If you have ever took a walk down the Avenue of Ambassadors to the Kozija ćuprija, and then turned around towards the city following the road that leads to transit, you must have notices an unusual mausoleum – turbeh. People are used to the presence of turbehs around Bosnia and Herzegovina, but rare are those who wonder how these turbehs ended there or who the people buried there are.
The origin of martyrs’ cemeteries in BiH is usually traced back to the period of Ottoman Empire’s conquest of Bosnia. This turbeh, located at a place known as Šehova Korija, is about one kilometer away from the former Isa-Bey’s Tekke, in eastern direction.
When approaching the turbeh, it seems like an ordinary tomb. However, when you get close, you will notice two characteristic tombstones with turbans. The tombstones have no inscriptions.
Haso Popara, the librarian on the head of the Fund of Manuscripts in the Gazi Husrev-Bey’s Library, said that he knows whose tombs these are, and that data on these tombs are available in the library. A book by the former professor conservator in the Institute for Protection of Monuments of Culture in BiH, a writer, translator and prominent cultural worker Mehmed Mujezinović, titled “Islamic Epigraphy of Bosnia and Herzegovina” states that these are tombs of two dervishes of the Mevlevi order, Sultan Ahmet and Abdul Mahmut.
“On the way from Bentbaša towards Kozija ćuprija, above Šehova Korija, on one knap on the left bank of Miljacka, two pairs of characteristic tombs are present, with specific dervish turbans, without epitaphs. Only the headstones on both tombs are preserved and have the same dimensions (height 80 centimeters and base 23×23 centimeters). They are of the same shape, with turbans of the Mevlevi order. Foundations of the turbeh can be discerned under the grass around the tombs,” Mujezinović wrote.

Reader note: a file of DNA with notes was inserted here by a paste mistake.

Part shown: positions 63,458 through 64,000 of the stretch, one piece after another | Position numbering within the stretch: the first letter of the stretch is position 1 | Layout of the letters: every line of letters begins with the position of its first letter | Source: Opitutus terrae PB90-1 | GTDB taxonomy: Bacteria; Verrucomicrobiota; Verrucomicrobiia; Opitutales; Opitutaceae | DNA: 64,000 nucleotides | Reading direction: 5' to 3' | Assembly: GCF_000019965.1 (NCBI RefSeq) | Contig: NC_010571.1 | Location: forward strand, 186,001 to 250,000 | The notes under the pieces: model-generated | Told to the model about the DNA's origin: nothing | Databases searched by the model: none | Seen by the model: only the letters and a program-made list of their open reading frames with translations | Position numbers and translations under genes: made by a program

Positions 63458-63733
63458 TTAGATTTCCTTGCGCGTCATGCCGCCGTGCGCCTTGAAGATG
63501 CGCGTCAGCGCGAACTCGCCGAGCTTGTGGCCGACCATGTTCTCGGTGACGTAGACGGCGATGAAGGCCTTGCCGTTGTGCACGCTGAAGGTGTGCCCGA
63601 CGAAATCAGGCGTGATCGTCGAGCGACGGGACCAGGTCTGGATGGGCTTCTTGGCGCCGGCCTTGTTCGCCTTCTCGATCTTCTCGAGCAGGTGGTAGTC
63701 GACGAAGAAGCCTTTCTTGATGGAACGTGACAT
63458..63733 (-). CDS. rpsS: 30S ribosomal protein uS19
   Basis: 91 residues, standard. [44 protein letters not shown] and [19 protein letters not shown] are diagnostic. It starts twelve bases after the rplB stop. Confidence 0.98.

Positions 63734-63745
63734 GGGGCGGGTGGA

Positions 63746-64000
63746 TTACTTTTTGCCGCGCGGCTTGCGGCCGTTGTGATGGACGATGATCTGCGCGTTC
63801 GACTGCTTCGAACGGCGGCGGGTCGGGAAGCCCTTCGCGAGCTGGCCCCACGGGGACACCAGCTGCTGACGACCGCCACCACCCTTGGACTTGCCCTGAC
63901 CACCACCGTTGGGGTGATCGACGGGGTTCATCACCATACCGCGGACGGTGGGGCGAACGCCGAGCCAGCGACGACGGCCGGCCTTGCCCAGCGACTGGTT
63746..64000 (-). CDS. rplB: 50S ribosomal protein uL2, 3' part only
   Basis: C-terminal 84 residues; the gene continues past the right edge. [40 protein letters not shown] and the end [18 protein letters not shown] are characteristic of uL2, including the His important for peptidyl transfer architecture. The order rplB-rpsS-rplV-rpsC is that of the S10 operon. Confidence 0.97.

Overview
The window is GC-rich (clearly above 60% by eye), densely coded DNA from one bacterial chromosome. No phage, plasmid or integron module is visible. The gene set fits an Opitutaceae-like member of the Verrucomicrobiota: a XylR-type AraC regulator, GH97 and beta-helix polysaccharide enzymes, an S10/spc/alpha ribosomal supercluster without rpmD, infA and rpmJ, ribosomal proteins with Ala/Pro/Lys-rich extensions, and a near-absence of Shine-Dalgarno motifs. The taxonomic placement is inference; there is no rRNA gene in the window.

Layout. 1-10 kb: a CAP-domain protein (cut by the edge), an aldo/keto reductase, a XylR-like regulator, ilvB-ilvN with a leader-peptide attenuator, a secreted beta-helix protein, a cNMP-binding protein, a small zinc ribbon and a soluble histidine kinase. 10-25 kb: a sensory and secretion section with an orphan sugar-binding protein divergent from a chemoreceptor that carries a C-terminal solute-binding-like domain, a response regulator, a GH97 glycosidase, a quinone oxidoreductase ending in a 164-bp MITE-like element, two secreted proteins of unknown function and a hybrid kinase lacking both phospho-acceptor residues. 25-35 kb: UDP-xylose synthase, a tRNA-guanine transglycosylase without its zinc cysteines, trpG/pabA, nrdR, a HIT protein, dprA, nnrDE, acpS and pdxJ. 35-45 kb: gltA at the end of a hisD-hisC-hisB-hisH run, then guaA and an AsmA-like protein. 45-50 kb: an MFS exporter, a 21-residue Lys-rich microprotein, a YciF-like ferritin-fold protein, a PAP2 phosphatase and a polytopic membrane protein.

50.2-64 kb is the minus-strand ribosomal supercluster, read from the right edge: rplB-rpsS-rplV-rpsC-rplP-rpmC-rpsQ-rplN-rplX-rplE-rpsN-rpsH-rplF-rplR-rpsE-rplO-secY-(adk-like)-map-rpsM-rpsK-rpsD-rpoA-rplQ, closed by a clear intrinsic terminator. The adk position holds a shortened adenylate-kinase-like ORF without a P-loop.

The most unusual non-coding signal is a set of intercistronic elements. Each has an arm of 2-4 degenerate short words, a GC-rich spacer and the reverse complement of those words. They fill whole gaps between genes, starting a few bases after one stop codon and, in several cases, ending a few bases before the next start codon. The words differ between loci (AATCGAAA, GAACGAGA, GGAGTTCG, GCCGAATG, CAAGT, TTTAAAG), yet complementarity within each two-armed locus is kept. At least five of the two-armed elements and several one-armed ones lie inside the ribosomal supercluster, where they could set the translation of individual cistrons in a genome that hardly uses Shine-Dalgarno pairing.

Further in the book, Mujezinović stated that one of these dervishes wrote a piece on Persian language, and the Sarajevo poet Sebletija, who was writing in Turkish, in one of his works created around 1662 mentions the turbeh of two dervishes for which he said was located above Šehova korija. Sebletija was also the first to mention the names of those dervishes.
A historian Velid Jerlagić confirmed that it is being assumed that the mentioned dervishes are buried in the turbeh.
“It is not known whether the turbeh had another construction except for the carved stone blocks which were used for bordering the tomb itself,” Jerlagić said.
Jerlagić also explained that the current turbeh has been placed recently, that in this way certain individuals fenced and protected the turbeh. Furthermore, Jerlagić said that the credit for the only data available on this turbeh goes to Mehmed Mujezinović, who worked hard on finding documents in which this Mevlevi turbeh was mentioned, and then translating them.
And when you stand next to this turbeh, the city opens to you – a stunning view of the city walls, the White Fortress. You imagine the old times and believe that things happened this way, and such a legacy is a statement that the past was indeed as you believe it was.